Carbon fiber rods, approaches half the weight of either split cane or glass.
The modern period of rods has been dominated by the development of new materials, and there is no doubt that without plastics, fly-fishing, as we know it would be unrecognizable as a sport, although the basic principles would be the same.
I can remember getting a new fishing line, (black) a box of hooks and a bobber, than going down to the back woods to cut an alder for a fishing poles and we were all set.
Glass-fiber rods first appeared in the late 1940's, but it took a while for the new material to be adopted. Suppliers showed varying degrees of enthusiasm for the material. Hardy's first glass fiber rod was built in 1954, and after a period in which glass and cane uneasily coexisted, their first carbon fiber followed in 1976. Weights plunged, reaching the point where line weight became a consideration in handling. A modern fifteen-foot carbon fiber typically weighs around the pound mark, and a nine-foot, three and a half ounces. If anyone wonders why fiberglass did not replace split cane overnight, the answer lies in the table.
Glass rods weighed much the same as their split cane quivalents, and offered the fisherman few advantages other than price. Carbon fiber, on the other hand, approaches half the weight of either split cane or glass. Once the technical problems of using the new material had been solved, carbon fiber entered mass production and neither of the older materials could offer any contest.
Cane was swept away by the mid nineteen eighties, although it is making something of a comeback on aesthetic grounds.The Fly Line as with rod development, the post-war period was dominated by the development of new materials. The taper on these lines could be controlled to a precise amount, and the invention of methods of altering the specific gravity of the PVC coating (and hence its buoyancy) gave the product greater flexibility than anyone had ever dreamed of in a fly line.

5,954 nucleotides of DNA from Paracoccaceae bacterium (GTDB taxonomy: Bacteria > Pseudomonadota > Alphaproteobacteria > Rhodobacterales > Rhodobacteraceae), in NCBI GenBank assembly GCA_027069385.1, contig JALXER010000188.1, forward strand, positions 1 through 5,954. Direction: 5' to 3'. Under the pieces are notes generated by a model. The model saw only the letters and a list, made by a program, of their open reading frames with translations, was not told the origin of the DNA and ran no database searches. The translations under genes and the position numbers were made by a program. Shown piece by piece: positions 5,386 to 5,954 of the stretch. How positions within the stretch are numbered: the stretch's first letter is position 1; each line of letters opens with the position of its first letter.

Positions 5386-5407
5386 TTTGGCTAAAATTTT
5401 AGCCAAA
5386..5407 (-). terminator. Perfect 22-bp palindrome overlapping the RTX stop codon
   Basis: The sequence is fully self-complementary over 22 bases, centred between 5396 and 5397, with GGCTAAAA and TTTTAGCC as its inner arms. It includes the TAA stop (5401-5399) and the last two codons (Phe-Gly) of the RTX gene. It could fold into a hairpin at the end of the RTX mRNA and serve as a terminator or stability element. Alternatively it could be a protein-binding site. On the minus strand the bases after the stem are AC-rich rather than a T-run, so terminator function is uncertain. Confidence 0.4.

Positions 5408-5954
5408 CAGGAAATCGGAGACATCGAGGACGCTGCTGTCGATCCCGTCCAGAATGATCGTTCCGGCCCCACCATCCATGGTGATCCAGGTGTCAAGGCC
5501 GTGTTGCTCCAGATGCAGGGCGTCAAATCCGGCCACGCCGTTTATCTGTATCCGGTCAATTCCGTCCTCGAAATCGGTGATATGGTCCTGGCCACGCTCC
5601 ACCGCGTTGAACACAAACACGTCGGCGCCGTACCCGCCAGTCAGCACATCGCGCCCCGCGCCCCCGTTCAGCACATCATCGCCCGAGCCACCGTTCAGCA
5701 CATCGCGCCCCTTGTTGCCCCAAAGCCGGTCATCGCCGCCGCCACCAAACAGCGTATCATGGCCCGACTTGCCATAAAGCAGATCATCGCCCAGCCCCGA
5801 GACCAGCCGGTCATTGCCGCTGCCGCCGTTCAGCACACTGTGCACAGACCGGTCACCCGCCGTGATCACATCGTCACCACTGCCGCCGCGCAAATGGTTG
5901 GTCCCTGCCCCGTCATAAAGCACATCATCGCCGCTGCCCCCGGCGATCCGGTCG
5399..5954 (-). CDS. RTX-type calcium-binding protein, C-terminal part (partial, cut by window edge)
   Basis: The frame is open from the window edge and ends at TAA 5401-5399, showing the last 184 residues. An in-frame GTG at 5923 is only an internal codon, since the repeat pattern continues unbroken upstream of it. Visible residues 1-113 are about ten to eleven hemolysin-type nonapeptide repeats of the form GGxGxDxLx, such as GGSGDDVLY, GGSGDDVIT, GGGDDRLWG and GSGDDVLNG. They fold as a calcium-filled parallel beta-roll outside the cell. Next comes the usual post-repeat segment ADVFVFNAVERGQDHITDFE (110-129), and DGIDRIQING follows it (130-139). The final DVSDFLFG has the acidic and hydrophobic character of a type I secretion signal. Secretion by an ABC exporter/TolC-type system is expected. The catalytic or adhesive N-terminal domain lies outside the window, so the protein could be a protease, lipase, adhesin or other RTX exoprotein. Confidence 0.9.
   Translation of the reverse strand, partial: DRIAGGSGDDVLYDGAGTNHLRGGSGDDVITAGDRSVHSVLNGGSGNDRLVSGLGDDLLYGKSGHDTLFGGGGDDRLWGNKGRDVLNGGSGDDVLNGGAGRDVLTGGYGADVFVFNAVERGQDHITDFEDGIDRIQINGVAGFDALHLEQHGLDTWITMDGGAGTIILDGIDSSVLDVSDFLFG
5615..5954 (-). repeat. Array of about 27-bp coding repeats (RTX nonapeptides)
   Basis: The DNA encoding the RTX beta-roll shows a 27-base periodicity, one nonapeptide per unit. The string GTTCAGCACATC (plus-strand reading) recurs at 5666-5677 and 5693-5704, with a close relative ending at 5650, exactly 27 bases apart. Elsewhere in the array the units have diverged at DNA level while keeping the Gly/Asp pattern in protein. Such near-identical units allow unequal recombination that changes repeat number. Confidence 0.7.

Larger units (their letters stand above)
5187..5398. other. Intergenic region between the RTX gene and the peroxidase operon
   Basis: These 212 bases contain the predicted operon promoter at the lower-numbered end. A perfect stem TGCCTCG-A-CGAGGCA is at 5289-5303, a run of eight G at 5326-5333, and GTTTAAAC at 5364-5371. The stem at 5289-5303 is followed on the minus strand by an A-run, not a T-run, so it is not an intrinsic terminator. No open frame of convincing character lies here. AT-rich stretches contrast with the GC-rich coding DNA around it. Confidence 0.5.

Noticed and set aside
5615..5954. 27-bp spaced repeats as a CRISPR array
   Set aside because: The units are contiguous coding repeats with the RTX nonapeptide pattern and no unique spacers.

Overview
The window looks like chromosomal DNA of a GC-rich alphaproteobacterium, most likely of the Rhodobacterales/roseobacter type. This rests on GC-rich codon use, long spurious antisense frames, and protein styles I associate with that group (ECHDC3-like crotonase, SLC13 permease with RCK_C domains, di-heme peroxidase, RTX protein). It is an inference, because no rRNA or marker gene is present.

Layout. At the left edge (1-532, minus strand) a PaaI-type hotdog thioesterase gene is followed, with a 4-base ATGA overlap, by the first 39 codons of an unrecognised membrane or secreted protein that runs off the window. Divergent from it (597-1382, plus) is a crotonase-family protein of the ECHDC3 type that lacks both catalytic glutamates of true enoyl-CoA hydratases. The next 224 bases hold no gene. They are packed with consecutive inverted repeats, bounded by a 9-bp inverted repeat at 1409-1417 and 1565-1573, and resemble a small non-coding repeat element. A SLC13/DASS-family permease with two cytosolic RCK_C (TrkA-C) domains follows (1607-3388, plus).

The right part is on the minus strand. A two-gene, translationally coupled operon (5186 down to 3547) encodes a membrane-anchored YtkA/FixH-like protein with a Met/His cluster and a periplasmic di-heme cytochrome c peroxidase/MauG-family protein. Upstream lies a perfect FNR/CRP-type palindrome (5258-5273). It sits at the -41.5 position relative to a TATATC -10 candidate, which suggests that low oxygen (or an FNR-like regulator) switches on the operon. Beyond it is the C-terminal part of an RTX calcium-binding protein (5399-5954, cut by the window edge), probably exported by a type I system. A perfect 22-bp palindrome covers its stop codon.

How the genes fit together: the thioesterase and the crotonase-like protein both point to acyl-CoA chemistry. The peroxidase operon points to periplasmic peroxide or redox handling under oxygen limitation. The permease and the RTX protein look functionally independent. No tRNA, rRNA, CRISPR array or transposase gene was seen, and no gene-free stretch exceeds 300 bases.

The Reel. We are very nearly up to date on the subject of gear, but is one small piece of the jigsaw puzzle missing. At the beginning of the modern period, it was unusual to find fly reels with exposed rims. The last twenty years have seen a surge of nostalgia, and it is fascinating to see the designs appearing that imitate reels of a century ago.
The Salmon Fly. In a sign of growing American dominance in the field, hair-winged patterns didn't take long to make the transfer across the Atlantic. The hair-wing had become a significant influence on British patterns by the 1960s, with many traditional patterns being adapted to allow hair-wing ties. The origins of the tube fly are less certain. We know that North American native people tied lures for salmon on quills as long ago as the nineteenth century, but the idea seems to have entered mainstream salmon fly fishing during the 1940s.
There is an interesting post-script to the development of the hair-wing salmon fly. Fishermen took a long while to give up their affection for the fully dressed 'gaudy' fly, and quite ordinary tackle shops well into the late 70’s and even early 80’s commonly stocked it. As it became harder to find fully dressed flies, collectors moved in, and a substantial market in "specimen-tying" began to emerge.
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